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The Book I Will Write #15

The Book I Will Write by John Henry Fleming is a serial novel-in-emails about a would-be writer named John Henry Fleming who is desperate to publish a book. THE BOOK I WILL WRITE is a work in progress; readers are invited to make comments and influence the outcome. Fleming has been exchanging emails with an editorial assistant at Knopf, Mary Ann Lankowski, and her boss, Senior Editor Roberta Hollymore. Here is Ms. Lankowski’s latest reply.

 

 

 

DEATH DOES DOUBLE DUTY

Dear John Henry,

It’s 10:00 and Ms. Hollymore hasn’t shown up. Maybe she’s sleeping one off. I’ve run out of things to do until she gets here. Agents keep calling. There’s this one in particular, Martin Shill of Shill House Agency, who’s got this weird sort of passive-aggressive approach to selling his clients’ books. He’s like, “I don’t know, I thought it was a good mystery novel, but maybe you don’t like it.”

“It’s not that,” I tell him. “It’s just that Ms. Hollymore hasn’t gotten around to it yet.”

“I can take rejection, you know. Just tell me straight and let me deal with the pain on my own.”
“She’s just been busy, I promise.”

“Yeah, okay. But if she were excited about it, she’d probably want to read it right away, don’t you think?”

“It really has nothing to do with the quality of the manuscript, Mr. Shill.”

“Then it’s me. She’s wised up to me.”

“Definitely not!”

“I’ve always had a good relationship with Roberta. We go way back.”

“I know.”

“Something’s changed, I guess. Or is it the character of the detective? Maybe he’s too macho for Roberta’s sensibilities.”

“I’m sure the detective is a good strong character, Mr. Shill.”

“You’re just saying that to give me something positive to tell my client. You’re a gem, Kathy.”

“Actually I go by Mary Ann or Annie. But thanks.”

“Anyway, have Roberta call me as soon as she’s in. Death Does Double Duty won’t last much longer.”

“I thought you were giving us an exclusive.”

“Of course, of course! But still.”

You get the picture. This is what I have to deal with, even when Ms. Hollymore’s here, because she’s stopped taking calls from people she doesn’t like. “Life’s too short to put shit in your ear,” is what she says a lot lately. So she loads it up on me instead. Ms. Hollymore hasn’t been doing much of anything lately. I can’t tell if it’s because she’s all into her new boyfriend or because she hates her new boyfriend’s guts. Ms. Hollymore is the only person I know where there’s no way to tell the difference.

So here I am. How’s writing? I haven’t heard from you in a few days, so I hope that means you’re busy with your novel. Have you heard anything from Ms. Hollymore? Probably not, but I wouldn’t know. She got smart and changed her privacy settings. Bummer!

That Madonna story you told me in your last email was really funny. I repeated it to some friends over the weekend. I didn’t say where it came from. I just said I’d met someone who had this cool idea for a story where a guy sits in a car and has to listen to Madonna, thinking that’s going to lead to something with his girlfriend. I hope you don’t think badly of me for appropriating a piece of your life history. I didn’t want to give anything away and have someone find out I’ve been exchanging emails with you under Ms. Hollymore’s nose. That could get me fired.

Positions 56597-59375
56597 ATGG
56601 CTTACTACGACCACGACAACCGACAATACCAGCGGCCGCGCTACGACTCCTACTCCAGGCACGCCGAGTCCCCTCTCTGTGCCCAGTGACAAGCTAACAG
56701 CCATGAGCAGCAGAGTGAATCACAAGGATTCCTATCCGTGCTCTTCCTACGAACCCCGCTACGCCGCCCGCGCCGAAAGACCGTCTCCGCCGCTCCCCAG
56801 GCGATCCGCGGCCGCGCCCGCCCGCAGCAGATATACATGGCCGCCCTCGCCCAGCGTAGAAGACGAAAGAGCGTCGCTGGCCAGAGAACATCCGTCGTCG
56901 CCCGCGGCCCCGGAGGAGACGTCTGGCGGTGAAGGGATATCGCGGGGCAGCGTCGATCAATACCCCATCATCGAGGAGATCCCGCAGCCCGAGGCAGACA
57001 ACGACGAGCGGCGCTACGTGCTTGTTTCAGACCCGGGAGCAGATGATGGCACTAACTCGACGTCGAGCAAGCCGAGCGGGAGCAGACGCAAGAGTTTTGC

My friends agreed it was a good idea for a story. But of course if anyone has first dibs on it, it’s you.

I’m bored, can you tell?

I know I have a good job, but it’s not turning out the way I want. I also thought life in the city would be exciting. Well it is, for the most part–I’m never short of things to do when I’m not at work.

So why am I bored? I don’t know. I keep expecting something else, and I don’t know what it is. Do you ever feel that way? You seem to know exactly what you want. Even if your thoughts jump around, the big picture stays the same. I don’t think I could ever write a novel. I get bored too quickly. I’d get thirty pages into it and then quit writing out of boredom. Then I’d sulk for a while about not writing and being bored.

Cue the violins, I know.

I’ve been thinking about you a lot lately. It’s almost like you’re an old lover that I return to in my thoughts when I’m feeling lonely or bored. Which is so funny I could cry.

We weren’t ever lovers, were we?

No. I’d remember you, I promise.

The phone’s ringing. Bye for now!

–Annie

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About John Henry Fleming

John Fleming's stories have appeared in McSweeney's Quarterly Concern, The North American Review, Mississippi Review, Fourteen Hills, and Carve, among others. He is the author of The Legend of the Barefoot Mailman, a novel, and Fearsome Creatures of Florida, a literary bestiary. He teaches creative writing at the University of South Florida and is the founder and advisory editor for Saw Palm: florida literature and art. He blogs at johnhenryfleming.com.

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